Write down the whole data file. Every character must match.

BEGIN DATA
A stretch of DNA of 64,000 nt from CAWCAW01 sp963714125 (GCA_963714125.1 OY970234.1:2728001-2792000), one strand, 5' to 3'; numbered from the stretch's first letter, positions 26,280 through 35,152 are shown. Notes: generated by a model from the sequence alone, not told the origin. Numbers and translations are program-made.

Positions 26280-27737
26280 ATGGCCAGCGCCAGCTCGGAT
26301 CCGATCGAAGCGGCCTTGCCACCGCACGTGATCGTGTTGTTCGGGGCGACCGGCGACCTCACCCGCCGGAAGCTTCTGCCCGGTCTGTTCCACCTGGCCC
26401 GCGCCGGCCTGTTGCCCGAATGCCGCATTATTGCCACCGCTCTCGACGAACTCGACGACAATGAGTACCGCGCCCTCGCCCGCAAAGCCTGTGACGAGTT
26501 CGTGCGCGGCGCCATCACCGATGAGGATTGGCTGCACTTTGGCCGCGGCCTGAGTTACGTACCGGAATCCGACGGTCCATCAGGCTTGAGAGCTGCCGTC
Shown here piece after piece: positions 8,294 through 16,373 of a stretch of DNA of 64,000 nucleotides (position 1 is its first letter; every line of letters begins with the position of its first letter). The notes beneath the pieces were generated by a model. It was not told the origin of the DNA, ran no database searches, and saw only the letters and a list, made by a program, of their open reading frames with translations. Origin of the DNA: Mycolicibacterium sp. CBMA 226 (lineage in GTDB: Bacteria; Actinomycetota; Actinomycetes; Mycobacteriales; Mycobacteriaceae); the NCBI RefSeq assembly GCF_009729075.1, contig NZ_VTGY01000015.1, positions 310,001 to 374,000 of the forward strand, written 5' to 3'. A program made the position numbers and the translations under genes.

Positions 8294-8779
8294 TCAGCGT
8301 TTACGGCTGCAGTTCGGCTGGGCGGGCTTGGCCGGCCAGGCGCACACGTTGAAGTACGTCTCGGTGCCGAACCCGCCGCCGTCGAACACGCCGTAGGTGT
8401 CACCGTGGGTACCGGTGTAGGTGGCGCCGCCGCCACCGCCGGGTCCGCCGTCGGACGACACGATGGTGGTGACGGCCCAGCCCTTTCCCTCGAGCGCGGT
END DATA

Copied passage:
A stretch of DNA of 64,000 nt from CAWCAW01 sp963714125 (GCA_963714125.1 OY970234.1:2728001-2792000), one strand, 5' to 3'; numbered from the stretch's first letter, positions 26,280 through 35,152 are shown. Notes: generated by a model from the sequence alone, not told the origin. Numbers and translations are program-made.

Positions 26280-27737
26280 ATGGCCAGCGCCAGCTCGGAT
26301 CCGATCGAAGCGGCCTTGCCACCGCACGTGATCGTGTTGTTCGGGGCGACCGGCGACCTCACCCGCCGGAAGCTTCTGCCCGGTCTGTTCCACCTGGCCC
26401 GCGCCGGCCTGTTGCCCGAATGCCGCATTATTGCCACCGCTCTCGACGAACTCGACGACAATGAGTACCGCGCCCTCGCCCGCAAAGCCTGTGACGAGTT
26501 CGTGCGCGGCGCCATCACCGATGAGGATTGGCTGCACTTTGGCCGCGGCCTGAGTTACGTACCGGAATCCGACGGTCCATCAGGCTTGAGAGCTGCCGTC
Shown here piece after piece: positions 8,294 through 16,373 of a stretch of DNA of 64,000 nucleotides (position 1 is its first letter; every line of letters begins with the position of its first letter). The notes beneath the pieces were generated by a model. It was not told the origin of the DNA, ran no database searches, and saw only the letters and a list, made by a program, of their open reading frames with translations. Origin of the DNA: Mycolicibacterium sp. CBMA 226 (lineage in GTDB: Bacteria; Actinomycetota; Actinomycetes; Mycobacteriales; Mycobacteriaceae); the NCBI RefSeq assembly GCF_009729075.1, contig NZ_VTGY01000015.1, positions 310,001 to 374,000 of the forward strand, written 5' to 3'. A program made the position numbers and the translations under genes.

Positions 8294-8779
8294 TCAGCGT
8301 TTACGGCTGCAGTTCGGCTGGGCGGGCTTGGCCGGCCAGGCGCACACGTTGAAGTACGTCTCGGTGCCGAACCCGCCGCCGTCGAACACGCCGTAGGTGT
8401 CACCGTGGGTACCGGTGTAGGTGGCGCCGCCGCCACCGCCGGGTCCGCCGTCGGACGACACGATGGTGGTGACGGCCCAGCCCTTTCCCTCGAGCGCGGT